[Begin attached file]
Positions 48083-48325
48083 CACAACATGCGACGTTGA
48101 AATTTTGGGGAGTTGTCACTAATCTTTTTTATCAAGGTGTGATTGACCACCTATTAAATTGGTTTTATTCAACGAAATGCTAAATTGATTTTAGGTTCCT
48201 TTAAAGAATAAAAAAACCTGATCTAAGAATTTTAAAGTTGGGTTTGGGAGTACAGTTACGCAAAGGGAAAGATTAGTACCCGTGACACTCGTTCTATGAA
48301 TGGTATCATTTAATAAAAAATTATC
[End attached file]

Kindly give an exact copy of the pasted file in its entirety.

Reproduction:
Positions 48083-48325
48083 CACAACATGCGACGTTGA
48101 AATTTTGGGGAGTTGTCACTAATCTTTTTTATCAAGGTGTGATTGACCACCTATTAAATTGGTTTTATTCAACGAAATGCTAAATTGATTTTAGGTTCCT
48201 TTAAAGAATAAAAAAACCTGATCTAAGAATTTTAAAGTTGGGTTTGGGAGTACAGTTACGCAAAGGGAAAGATTAGTACCCGTGACACTCGTTCTATGAA
48301 TGGTATCATTTAATAAAAAATTATC